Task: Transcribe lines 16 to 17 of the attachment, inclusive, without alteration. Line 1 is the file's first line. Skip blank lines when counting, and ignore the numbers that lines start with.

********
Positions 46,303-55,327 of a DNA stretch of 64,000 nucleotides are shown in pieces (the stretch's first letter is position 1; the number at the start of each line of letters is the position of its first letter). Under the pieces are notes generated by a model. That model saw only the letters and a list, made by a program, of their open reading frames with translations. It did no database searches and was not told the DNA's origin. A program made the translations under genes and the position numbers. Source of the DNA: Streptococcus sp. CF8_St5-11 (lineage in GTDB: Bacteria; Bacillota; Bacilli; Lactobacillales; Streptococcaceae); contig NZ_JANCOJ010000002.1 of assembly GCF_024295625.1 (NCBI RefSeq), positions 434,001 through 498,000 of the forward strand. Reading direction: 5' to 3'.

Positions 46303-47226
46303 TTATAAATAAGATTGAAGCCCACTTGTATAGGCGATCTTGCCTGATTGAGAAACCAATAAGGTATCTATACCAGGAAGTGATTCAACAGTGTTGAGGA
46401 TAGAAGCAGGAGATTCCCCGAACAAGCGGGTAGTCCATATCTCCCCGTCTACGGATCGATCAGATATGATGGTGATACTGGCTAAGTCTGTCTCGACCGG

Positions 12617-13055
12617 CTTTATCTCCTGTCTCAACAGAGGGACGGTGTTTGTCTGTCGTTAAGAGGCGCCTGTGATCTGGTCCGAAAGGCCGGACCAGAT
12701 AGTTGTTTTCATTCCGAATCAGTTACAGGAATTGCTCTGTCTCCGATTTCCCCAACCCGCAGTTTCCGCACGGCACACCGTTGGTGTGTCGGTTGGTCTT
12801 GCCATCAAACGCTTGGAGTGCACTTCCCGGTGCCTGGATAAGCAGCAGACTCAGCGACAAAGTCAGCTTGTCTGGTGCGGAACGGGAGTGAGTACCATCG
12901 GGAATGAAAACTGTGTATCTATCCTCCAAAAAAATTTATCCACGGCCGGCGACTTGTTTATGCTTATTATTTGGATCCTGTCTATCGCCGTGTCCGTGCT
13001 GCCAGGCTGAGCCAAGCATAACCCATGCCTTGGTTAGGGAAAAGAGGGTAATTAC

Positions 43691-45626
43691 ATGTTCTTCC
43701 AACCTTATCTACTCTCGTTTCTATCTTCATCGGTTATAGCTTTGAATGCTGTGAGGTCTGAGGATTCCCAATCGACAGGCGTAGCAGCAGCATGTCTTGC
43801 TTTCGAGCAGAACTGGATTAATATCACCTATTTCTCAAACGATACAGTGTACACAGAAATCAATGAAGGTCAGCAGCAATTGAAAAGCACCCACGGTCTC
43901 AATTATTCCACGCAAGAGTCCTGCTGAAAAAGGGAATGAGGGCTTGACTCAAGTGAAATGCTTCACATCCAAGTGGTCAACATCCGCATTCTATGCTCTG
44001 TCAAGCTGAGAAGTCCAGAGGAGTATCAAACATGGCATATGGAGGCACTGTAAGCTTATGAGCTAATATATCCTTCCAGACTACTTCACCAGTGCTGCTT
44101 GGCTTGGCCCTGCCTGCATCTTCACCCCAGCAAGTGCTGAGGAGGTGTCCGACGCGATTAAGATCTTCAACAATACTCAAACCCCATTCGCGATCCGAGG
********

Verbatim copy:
44001 TCAAGCTGAGAAGTCCAGAGGAGTATCAAACATGGCATATGGAGGCACTGTAAGCTTATGAGCTAATATATCCTTCCAGACTACTTCACCAGTGCTGCTT
44101 GGCTTGGCCCTGCCTGCATCTTCACCCCAGCAAGTGCTGAGGAGGTGTCCGACGCGATTAAGATCTTCAACAATACTCAAACCCCATTCGCGATCCGAGG